Developer of $400M UnCommons project expects virus disruptions
(Matter Real Estate Group plans to develop a mixed-use project called UnCommons, a rendering of which is seen here, in the southwest Las Vegas Valley. (Courtesy Gallagher PR))
Developers of a $400 million Las Vegas project have shelved the ceremonial groundbreaking because of the coronavirus but plan to start construction next month.
Matter Real Estate Group, developer of UnCommons, a southwest valley venture that calls for offices, apartments and food and beverage spots, postponed the April 2 event until further notice Friday.
The firm concluded it would be irresponsible “to put 500 people in an enclosed area and act like the world is OK right now,” Matter partner Jim Stuart told the Las Vegas Review-Journal.
The developers plan to start construction next month, he said, adding they would reschedule the groundbreaking celebration.
UnCommons, spanning about 40 acres at the southeast corner of Durango Drive and the 215 Beltway, is slated to include 500,000 square feet of office space, more than 90,000 square feet of retail space and 800 residential units.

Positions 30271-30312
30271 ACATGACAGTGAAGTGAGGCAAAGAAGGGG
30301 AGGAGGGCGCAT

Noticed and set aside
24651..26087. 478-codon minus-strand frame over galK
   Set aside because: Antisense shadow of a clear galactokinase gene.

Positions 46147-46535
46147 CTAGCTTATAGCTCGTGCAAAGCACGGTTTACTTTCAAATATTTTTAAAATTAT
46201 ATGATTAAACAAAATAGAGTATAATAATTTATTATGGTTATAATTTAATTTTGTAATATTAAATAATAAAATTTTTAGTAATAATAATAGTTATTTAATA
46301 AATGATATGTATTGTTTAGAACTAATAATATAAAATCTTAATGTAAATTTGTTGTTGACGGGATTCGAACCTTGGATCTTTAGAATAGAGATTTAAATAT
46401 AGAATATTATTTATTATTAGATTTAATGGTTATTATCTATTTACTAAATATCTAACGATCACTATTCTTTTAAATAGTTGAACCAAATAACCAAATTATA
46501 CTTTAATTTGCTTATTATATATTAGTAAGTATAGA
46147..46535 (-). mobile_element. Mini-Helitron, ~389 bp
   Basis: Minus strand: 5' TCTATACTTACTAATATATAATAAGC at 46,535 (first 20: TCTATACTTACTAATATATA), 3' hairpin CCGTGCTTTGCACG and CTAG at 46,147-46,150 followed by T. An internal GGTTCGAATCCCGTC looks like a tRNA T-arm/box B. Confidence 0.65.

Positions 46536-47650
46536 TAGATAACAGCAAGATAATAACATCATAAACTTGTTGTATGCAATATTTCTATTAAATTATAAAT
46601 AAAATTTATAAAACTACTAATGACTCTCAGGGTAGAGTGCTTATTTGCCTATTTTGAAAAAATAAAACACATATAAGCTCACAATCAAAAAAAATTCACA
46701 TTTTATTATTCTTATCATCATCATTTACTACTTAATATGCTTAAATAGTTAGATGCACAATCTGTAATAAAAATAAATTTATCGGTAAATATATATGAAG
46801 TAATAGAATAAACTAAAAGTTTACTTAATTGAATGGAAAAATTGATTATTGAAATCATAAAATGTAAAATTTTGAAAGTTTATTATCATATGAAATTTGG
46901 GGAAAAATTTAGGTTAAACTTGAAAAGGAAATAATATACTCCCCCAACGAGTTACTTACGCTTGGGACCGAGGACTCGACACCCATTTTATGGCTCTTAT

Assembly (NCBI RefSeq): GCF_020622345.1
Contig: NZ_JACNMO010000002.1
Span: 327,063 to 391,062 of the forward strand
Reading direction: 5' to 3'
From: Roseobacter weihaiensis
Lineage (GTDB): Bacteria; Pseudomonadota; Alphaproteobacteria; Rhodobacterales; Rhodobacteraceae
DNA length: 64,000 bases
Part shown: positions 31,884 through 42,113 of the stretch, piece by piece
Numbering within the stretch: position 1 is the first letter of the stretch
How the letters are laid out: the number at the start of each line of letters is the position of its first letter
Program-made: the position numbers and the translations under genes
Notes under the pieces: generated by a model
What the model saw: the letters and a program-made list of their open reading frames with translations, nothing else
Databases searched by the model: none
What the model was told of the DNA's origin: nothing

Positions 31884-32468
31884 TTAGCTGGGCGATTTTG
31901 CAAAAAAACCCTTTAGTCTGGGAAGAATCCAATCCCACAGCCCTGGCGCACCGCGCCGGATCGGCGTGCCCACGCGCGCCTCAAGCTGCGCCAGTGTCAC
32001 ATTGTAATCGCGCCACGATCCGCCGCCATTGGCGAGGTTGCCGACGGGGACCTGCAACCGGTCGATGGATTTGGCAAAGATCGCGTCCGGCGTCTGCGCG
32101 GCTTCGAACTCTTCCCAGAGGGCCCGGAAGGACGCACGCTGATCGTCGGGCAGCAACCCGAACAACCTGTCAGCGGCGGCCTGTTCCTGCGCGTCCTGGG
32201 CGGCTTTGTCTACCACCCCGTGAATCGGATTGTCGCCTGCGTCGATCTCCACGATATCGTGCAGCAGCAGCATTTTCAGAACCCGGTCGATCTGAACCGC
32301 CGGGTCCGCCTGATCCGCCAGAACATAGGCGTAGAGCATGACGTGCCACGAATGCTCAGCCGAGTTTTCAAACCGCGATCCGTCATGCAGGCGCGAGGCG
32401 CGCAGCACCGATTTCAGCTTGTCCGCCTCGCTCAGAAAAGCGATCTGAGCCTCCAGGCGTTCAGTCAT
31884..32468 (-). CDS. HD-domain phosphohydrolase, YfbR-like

Matter unveiled project plans early last year and obtained a $150 million construction loan months later.
Las Vegas’ construction market, after getting all but wiped out during the Great Recession, gained momentum over the past several years with new housing tracts, apartments, warehouses and other projects. But newly designed mixed-use projects with big blocks of different uses, such as UnCommons, were missing.
The new coronavirus, which causes a respiratory disease known as COVID-19, is known to have infected a fraction of the U.S. population. But it has spread fast around the globe the past few months, sparked widespread fear and hoarding, and led to rapid cancellations and other closures in Las Vegas and other U.S. cities the past few weeks in an effort to contain the spread.
Stuart said he doesn’t know yet whether the virus will affect the supply of construction materials for UnCommons. He said his firm fully anticipates “broad disruption” but isn’t sure where it would stem from.
He said the group is doing “a lot of contingency planning” for materials and labor but pointed to potential unknowns. What happens if Clark County employees have to work from home, he asked. Would there be delays in obtaining permits, and would inspectors be allowed to visit job sites?
“I think all of us now are in uncharted territory,” Stuart said.
Contact Eli Segall at email@example.com or 702-383-0342. Follow @eli_segall on Twitter.